Health care authority receives over $4 million in grants to respond to mental health issues from COVID-19

Adjusting to the terms of a post-COVID-19 world has been difficult for people the world over. Social distancing and staying at home often means losing the opportunity to physically connect with friends and family and can lead to increased stress and mental health issues.

The Washington State Health Care Authority has received over $4 million in federal funding to respond to such issues. The grants are intended to help state residents have access to counseling and substance abuse treatment.

“As Washington residents grapple with the stress and uncertainties of this time, we need to be sure there is an adequate support system to meet their needs and help them cope,” HCA Director Sue Birch said. “These grants will create and contribute to services to help our families, friends and neighbors during these times.”

The state has received $2.2 million in a Crisis Counseling Assistance and Training Program grant through FEMA and the Substance Abuse and Mental Health Services Administration (SAMHSA). The funds are targeted for a program called Washington Listens, which will reach out to those affected by the stress of the pandemic.

The money is intended to relieve overburdened, already existing crisis networks by providing an outlet for people to deal with their stress. A number of regional partners are involved, including the Suquamish Tribe.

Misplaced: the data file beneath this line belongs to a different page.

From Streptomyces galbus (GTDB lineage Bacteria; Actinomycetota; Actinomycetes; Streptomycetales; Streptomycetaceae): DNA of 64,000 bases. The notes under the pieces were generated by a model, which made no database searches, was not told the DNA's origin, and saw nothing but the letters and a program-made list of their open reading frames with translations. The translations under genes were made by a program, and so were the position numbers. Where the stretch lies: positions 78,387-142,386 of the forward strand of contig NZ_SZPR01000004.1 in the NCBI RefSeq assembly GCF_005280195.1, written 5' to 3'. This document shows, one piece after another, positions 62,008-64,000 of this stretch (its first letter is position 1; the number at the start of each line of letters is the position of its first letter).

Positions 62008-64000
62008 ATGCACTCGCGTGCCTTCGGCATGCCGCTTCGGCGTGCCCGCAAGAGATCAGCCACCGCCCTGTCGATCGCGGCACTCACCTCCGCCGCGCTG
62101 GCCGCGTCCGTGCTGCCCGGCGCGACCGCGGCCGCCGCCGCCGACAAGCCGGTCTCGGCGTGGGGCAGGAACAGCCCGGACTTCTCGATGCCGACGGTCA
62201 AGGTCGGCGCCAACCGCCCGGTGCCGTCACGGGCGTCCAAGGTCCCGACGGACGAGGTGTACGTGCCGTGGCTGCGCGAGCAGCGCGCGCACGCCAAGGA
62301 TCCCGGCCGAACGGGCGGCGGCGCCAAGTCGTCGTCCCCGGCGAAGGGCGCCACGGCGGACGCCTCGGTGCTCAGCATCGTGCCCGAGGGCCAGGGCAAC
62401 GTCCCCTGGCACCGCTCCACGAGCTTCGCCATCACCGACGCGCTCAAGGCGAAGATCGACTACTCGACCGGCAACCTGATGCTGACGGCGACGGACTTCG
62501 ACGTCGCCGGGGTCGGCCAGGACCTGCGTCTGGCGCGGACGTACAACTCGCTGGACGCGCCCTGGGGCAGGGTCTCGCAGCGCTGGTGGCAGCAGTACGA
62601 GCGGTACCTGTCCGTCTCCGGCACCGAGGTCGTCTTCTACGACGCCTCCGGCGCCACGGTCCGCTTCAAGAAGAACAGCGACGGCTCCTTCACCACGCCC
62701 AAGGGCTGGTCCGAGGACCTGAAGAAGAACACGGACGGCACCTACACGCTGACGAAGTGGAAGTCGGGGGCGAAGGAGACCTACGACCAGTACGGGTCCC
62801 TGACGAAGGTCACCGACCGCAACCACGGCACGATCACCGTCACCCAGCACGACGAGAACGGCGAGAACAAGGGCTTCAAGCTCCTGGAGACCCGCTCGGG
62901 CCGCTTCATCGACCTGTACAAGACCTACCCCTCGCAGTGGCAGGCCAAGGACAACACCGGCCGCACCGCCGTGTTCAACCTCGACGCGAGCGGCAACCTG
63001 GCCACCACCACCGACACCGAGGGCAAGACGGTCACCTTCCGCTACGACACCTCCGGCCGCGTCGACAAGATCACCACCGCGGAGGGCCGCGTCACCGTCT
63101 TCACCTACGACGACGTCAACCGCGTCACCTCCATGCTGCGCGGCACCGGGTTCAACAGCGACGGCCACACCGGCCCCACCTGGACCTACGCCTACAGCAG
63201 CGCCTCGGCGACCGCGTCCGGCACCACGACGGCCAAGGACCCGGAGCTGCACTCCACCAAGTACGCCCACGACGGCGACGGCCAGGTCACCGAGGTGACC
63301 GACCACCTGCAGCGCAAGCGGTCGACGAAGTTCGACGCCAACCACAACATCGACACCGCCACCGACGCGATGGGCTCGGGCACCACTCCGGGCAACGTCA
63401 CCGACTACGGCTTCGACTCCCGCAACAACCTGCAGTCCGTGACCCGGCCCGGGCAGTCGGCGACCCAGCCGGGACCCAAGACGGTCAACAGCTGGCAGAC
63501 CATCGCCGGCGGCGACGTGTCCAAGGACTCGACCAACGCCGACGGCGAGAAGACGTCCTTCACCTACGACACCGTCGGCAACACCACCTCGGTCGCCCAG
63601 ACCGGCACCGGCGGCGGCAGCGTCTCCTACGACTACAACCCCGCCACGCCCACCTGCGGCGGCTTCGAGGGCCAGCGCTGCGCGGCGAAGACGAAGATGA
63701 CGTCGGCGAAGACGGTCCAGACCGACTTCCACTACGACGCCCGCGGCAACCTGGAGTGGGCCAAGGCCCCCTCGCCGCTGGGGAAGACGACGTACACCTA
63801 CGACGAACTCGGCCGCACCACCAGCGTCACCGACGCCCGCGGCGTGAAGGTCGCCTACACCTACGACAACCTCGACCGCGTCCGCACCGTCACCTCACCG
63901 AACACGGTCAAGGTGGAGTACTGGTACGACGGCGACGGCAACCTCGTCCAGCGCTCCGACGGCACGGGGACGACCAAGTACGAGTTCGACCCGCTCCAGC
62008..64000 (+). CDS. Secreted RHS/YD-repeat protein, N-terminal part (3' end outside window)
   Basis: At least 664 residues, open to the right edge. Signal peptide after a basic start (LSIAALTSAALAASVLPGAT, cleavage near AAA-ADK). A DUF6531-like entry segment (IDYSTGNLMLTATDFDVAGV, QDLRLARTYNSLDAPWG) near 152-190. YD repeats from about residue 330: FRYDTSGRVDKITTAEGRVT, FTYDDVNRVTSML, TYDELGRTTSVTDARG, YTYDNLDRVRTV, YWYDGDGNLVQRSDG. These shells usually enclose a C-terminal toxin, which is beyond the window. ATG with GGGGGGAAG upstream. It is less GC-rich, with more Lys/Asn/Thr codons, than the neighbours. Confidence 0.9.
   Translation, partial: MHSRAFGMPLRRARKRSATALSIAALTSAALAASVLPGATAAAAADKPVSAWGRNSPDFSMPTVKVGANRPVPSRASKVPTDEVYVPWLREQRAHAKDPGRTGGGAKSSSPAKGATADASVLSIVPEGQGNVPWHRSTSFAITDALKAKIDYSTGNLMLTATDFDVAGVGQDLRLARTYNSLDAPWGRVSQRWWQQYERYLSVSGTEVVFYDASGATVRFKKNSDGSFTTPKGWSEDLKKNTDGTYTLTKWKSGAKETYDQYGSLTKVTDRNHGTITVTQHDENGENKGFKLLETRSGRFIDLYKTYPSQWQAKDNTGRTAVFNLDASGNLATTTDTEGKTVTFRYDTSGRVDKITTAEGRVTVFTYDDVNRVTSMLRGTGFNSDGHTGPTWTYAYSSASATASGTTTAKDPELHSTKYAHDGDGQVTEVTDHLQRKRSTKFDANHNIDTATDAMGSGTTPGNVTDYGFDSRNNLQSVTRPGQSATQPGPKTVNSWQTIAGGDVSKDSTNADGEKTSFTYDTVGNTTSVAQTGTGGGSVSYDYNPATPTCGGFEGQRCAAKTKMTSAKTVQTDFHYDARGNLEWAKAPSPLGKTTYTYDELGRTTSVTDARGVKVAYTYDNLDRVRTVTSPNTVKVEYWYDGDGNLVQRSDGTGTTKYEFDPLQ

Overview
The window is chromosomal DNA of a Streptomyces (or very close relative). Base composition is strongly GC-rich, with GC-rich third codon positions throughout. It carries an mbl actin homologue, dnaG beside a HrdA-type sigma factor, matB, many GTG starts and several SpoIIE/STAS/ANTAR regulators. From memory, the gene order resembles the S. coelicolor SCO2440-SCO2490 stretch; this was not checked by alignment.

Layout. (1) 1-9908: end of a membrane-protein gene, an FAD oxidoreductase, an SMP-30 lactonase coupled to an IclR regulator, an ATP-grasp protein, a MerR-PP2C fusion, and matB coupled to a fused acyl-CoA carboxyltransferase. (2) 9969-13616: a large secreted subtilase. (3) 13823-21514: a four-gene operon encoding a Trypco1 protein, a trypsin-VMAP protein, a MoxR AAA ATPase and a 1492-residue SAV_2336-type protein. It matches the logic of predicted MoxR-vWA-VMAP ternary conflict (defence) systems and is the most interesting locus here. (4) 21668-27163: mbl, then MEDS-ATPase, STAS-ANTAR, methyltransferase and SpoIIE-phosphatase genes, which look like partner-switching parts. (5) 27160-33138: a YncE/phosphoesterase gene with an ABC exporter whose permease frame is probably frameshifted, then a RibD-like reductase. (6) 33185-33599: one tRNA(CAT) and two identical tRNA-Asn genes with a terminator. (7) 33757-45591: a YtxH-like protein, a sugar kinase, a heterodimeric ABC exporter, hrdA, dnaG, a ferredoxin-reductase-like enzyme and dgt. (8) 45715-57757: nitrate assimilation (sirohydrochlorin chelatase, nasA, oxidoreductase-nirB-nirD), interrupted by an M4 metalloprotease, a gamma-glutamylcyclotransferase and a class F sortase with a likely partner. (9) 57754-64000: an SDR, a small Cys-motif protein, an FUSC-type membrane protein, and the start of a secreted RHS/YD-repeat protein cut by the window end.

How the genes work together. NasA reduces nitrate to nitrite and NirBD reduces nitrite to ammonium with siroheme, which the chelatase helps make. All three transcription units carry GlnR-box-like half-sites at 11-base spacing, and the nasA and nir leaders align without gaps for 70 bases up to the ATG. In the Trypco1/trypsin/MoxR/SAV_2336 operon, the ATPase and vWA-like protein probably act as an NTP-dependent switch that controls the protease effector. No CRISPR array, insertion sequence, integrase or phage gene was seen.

Another $2 million grant through SAMHSA will be available for substance abuse and mental health treatment for those who do not have health care coverage, or whose insurance does not cover their treatment needs.

The state’s health care authority will contract with regional health administrative service organizations to expand treatment and access.

“This is a time of great stress, uncertainty and isolation, and we must ensure that the well-being of Washingtonians is addressed,” said Gov. Jay Inslee in a statement. “That includes making sure they can get the mental health counseling and substance use disorder treatment they need. These new resources will help meet the needs of residents as we all navigate this unprecedented, challenging time.”

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